Both films are part of the slowly expanding lineup of foreign titles to be handled through the Nationwide Alliance of Arthouse Cinemas. The organization’s objective is to increase the diversity of what plays in Chinese theaters and to educate Chinese audiences.
The NAAC was formed in late 2016 as a public-private partnership involving exhibitors and distributors, as well as China’s National Film Archive. Since launching, it has expanded now to include 600 screens under management nationwide.
“Three Billboards” is exactly the kind of prestige and festival-winning title that the NAAC originally set out to pick up. With four Golden Globes under its belt and a strong shot at picking up further Oscar trophies, it will release in China on March 2. But given the film’s expletive-ridden dialog, cuts by official censors seem a certainty.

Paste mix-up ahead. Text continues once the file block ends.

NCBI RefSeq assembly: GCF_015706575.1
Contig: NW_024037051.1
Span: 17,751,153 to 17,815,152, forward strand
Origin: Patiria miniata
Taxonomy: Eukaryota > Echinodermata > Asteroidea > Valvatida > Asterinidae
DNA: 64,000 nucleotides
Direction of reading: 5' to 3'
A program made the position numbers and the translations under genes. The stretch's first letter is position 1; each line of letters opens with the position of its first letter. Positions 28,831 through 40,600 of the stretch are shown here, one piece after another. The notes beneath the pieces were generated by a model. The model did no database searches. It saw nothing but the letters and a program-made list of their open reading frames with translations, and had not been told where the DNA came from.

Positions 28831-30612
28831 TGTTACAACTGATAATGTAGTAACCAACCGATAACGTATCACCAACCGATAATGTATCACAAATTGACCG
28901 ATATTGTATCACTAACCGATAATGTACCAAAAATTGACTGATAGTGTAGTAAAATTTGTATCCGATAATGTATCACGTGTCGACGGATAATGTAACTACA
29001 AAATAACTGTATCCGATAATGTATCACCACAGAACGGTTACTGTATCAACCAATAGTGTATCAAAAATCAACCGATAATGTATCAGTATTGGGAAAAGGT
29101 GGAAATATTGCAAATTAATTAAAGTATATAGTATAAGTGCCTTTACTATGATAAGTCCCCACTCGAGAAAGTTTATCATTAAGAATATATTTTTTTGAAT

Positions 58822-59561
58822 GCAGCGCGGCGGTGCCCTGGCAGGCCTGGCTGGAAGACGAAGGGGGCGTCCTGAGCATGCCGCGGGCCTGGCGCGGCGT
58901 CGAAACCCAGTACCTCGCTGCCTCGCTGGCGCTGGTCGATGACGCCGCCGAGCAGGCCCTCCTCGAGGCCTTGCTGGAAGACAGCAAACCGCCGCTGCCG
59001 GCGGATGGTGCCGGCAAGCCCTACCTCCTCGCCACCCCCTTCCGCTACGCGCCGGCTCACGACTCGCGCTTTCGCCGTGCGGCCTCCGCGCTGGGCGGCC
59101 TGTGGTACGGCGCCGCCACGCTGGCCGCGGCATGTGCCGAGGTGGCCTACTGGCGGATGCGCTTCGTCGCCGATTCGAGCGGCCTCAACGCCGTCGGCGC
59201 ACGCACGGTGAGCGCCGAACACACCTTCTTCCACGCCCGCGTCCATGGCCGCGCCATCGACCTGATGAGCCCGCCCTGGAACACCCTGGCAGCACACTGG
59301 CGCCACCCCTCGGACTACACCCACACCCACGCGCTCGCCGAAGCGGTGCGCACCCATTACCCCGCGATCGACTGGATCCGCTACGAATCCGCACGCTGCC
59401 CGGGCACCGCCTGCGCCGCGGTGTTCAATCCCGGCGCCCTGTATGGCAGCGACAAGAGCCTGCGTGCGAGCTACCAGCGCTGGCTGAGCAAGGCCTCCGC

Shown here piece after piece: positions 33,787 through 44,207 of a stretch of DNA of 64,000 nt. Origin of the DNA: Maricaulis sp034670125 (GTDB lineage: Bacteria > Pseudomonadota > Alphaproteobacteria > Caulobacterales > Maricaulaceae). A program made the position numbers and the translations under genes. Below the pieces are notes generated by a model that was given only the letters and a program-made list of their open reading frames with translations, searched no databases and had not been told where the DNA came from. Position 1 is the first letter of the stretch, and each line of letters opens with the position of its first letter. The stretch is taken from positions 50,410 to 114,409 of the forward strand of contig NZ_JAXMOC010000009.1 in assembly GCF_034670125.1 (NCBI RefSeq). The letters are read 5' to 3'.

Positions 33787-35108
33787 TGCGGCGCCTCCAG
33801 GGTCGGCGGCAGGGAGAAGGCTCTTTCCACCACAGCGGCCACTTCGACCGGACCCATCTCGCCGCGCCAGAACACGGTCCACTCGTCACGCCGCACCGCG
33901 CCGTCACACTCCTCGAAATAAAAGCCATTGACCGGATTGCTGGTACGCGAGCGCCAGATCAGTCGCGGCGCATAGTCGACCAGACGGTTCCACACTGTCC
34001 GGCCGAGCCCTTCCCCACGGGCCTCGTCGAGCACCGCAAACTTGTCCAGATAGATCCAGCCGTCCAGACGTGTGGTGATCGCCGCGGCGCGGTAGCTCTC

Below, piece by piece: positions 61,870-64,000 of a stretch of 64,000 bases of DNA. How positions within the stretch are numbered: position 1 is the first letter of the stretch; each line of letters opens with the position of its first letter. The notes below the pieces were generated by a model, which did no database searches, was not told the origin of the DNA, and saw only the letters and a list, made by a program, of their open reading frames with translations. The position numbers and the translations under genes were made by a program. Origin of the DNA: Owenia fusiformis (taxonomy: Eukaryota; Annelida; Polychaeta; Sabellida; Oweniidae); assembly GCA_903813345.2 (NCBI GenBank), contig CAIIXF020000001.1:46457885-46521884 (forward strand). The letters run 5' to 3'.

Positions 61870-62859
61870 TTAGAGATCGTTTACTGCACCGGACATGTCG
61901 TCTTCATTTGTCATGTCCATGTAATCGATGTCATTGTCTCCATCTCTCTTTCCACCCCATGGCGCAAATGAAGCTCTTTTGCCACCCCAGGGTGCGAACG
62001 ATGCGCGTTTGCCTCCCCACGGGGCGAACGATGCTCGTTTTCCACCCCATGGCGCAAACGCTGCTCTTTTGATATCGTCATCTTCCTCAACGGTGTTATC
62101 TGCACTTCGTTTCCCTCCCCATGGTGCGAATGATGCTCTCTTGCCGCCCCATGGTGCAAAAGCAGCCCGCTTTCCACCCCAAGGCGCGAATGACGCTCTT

No date has yet been announced for “Third Murder,” which is directed Kore-eda Hirokazu (“Nobody Knows,” “Like Father Like Son”). Hirokazu is one of Japan’s most decorated and festival-friendly contemporary directors.
The NAAC uses its ability to license titles either to create bundles of themed exhibitions, or to release individual titles on a nationwide basis. The unusual structure means that it has an additional quota for import of foreign titles. These are in addition to both the revenue-sharing quota slots that are largely taken up by major Hollywood movies, and to the flat-fee releases that are largely the domain of independent films.
In it first nine months, the NAAC’s program of 40 films was unchallenging. It included a mix of classic Italian movies; six documentaries; specialty titles arranged into four festival seasons; and two Chinese art films, “Summer Is Gone,” by Zhang Dalei, and “Absurd Accident.”
“Manchester by the Sea,” from Amazon Studios and Sierra/Affinity, was the first title to be imported for the Alliance circuit. It since added 2015 Brazilian biopic “Nise: The Heart of Madness,” which Strand Releasing handled in the U.S. in April last year. “Nise” got a release in China earlier this month on Jan. 5.